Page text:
China's first trading emissions scheme begins19th Jun 2013
With the support of Australia, China has launched its first carbon emissions trading scheme.
It launched on June 18 in Shenzhen, one of the business powerhouses of the nation with a population of approximately 10 million people, and an economic output of $150 billion.
It's hoped that with the implementation of a carbon tax, much like in Australia, the uptake of renewable and efficient technologies such as solar power will increase. This is because paying for each tonne of carbon emitted provides a good financial incentive to lower emissions and increase energy efficiency in order to low the cost of the carbon tax bill to a company.
Around 630 industrial companies will be affected by the pilot emissions trading scheme. These companies are responsible for a hefty 38 per cent share of the city's greenhouse gas emissions.
Companies will face heavy charges if they fail to secure the adequate permits for their emissions, and consequently will be charged three times the market price for permits. Monitoring and reporting systems are in place to ensure compliance.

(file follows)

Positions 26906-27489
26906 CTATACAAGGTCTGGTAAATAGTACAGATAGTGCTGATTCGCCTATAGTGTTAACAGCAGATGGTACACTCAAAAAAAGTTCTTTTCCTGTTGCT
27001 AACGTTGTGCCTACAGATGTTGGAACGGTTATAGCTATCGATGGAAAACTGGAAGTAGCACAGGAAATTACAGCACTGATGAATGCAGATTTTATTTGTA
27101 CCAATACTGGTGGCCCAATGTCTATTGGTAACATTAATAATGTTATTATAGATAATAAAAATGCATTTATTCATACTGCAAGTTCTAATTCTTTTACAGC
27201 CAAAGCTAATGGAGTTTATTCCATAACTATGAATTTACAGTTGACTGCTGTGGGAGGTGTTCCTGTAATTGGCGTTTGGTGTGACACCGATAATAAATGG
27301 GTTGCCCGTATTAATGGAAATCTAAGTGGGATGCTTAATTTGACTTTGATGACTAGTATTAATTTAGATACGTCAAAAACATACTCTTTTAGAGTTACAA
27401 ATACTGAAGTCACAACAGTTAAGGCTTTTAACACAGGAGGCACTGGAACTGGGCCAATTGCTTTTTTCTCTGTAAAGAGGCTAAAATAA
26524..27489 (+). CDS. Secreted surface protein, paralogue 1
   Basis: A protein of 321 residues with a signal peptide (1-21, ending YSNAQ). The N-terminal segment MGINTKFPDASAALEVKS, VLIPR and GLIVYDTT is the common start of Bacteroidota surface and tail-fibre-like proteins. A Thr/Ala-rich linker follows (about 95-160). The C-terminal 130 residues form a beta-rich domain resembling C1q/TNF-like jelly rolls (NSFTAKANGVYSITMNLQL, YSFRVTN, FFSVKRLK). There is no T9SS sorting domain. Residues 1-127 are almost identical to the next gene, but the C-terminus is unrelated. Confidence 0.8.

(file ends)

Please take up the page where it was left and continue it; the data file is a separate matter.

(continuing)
Permits will be available freely at first, but over time the process will move to full auctioning of permits whereby the market sets the price.
As the year progresses, further trading schemes will be initiated in other cities, including Beijing, Tianjin and Shanghai. A national scheme is planned for after the year 2015.
The scheme's goal is to reduce Shenzhen's carbon intensity by 21 per cent on 2010 levels by the year 2015.
"China's plans to expand these pilot schemes into a nation-wide trading scheme will add to the strong growth of global carbon markets," said Greg Combet, Australia's minister for climate change, industry and innovation.
Mr Combet congratulated his Chinese counterpart, Xie Zhenhua, on this carbon pricing mechanism milestone, which has been heavily inspired by Australia's own.
He said that China's actions show that as the world's largest greenhouse emitter, the nation is serious about cutting their emissions at the lowest cost possible, which is through a market mechanism. China is also Australia's largest trading partner.
Australia's carbon pricing mechanism has provided much revenue being pumped back into renewable energy generation, clean technology and energy efficiency schemes to further reduce the intensity of carbon emissions being released into the atmosphere.
Posted by Bob Dawson